4. First Aid
If you’re hitting the trail for a day hike by yourself or with just a couple of other people, a small first aid kit that you can purchase at an outdoor retailer is a great option. Or if you can put together your custom first aid kit with a bit of research and purchase of supplies. Just make sure that you check what you have in your kit each time before setting out and restock it as needed.
A small pocket knife is a handy valuable tool for many things. For example, you never know when you might need to cut a rope or open up a tricky hiking snack! It’s also great to have in case of an emergency.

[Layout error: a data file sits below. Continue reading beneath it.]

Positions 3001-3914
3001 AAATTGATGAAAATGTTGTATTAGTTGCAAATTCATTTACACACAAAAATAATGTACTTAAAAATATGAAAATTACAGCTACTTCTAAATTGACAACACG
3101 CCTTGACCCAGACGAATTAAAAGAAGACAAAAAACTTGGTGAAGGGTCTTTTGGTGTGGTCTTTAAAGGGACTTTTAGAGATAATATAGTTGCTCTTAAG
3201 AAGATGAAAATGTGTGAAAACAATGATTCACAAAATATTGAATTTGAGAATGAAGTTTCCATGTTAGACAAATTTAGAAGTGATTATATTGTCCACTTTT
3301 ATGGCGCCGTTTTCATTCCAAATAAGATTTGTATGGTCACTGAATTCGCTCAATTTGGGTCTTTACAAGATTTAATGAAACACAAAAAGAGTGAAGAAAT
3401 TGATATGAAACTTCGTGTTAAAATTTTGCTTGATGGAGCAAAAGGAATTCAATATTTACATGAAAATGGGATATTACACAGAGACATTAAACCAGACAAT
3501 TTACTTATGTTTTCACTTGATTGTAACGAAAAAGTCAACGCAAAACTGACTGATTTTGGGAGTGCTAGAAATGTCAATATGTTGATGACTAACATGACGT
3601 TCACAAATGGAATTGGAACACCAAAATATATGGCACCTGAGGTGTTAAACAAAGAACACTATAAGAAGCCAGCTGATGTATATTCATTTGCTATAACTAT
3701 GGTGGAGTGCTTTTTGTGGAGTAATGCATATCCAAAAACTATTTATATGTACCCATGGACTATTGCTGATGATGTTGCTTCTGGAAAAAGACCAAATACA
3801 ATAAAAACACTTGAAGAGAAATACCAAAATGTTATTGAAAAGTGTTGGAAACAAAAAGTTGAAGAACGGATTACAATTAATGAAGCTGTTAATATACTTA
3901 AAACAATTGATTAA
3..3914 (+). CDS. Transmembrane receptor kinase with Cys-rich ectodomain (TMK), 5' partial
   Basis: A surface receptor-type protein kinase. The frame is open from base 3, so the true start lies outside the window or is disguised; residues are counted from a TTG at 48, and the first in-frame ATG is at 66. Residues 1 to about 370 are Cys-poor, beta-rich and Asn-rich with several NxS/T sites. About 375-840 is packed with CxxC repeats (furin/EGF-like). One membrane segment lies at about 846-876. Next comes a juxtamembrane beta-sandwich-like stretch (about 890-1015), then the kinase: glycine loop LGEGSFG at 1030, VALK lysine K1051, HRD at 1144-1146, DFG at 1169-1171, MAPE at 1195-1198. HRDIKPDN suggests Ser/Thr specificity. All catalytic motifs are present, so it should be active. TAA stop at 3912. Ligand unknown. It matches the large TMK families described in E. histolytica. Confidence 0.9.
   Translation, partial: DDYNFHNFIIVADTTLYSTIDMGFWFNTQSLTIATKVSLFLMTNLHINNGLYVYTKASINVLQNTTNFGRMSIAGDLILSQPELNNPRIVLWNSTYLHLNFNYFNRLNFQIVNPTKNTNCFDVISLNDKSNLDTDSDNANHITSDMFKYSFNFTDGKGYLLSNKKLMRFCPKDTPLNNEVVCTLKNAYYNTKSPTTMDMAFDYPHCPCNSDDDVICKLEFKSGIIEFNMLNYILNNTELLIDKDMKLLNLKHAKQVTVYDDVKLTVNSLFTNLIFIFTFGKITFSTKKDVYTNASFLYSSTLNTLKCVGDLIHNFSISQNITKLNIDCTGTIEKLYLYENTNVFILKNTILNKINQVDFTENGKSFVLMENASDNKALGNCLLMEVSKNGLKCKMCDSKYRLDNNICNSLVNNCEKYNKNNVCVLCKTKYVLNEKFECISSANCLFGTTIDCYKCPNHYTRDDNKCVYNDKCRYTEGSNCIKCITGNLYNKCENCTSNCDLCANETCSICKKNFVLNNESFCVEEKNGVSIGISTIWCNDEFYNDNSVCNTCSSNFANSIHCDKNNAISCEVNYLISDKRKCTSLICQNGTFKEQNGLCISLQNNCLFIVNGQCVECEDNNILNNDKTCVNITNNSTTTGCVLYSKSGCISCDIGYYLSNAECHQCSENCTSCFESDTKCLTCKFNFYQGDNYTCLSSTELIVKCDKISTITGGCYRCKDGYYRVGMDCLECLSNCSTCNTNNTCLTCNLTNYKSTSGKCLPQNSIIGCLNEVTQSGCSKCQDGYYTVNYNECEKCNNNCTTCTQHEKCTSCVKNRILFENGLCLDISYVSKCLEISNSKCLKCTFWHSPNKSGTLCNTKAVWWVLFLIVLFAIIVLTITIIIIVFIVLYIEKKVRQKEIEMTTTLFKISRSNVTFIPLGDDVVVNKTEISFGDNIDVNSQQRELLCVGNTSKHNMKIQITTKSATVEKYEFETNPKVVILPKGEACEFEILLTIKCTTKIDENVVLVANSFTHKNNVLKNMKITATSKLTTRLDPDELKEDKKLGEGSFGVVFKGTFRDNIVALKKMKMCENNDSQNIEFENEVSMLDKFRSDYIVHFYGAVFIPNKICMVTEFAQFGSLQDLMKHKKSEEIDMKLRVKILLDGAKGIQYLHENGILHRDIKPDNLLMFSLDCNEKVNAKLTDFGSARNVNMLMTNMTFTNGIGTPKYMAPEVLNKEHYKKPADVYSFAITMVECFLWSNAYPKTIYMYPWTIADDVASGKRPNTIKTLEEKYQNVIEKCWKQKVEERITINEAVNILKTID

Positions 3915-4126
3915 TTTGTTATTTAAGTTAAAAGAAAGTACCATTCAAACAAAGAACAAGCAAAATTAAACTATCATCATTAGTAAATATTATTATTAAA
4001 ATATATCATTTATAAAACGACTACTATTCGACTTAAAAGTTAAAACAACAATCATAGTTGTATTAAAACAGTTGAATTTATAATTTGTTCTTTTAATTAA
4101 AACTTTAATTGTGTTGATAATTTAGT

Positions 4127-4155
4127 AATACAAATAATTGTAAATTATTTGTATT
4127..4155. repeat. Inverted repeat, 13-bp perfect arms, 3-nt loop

There’s always a chance that something could happen, and you may need to spend a night out on the trail. If this comes up, fire-starting equipment is a great tool to have in your pack! Whether it’s a fire-starting material or windproof matches, these items are lightweight, easily packable, and super helpful in case of an emergency.
If you’re going on a multi-day hike, you’ll already have some form of shelter with you. But even on a day hike, it’s a bright idea to bring a cover with you in the unlikely event that you get stuck out on a trail overnight. To be prepared to sleep outside, something like a lightweight emergency bivvy is a great option.
8. Extra Food
You should carry more food than you plan to eat while you’re out hiking. You’ll want enough food to keep you full and also some extra in case you get stuck out on the trail overnight. A great option would be to pack 3-4 emergency granola bars.
9. Extra Water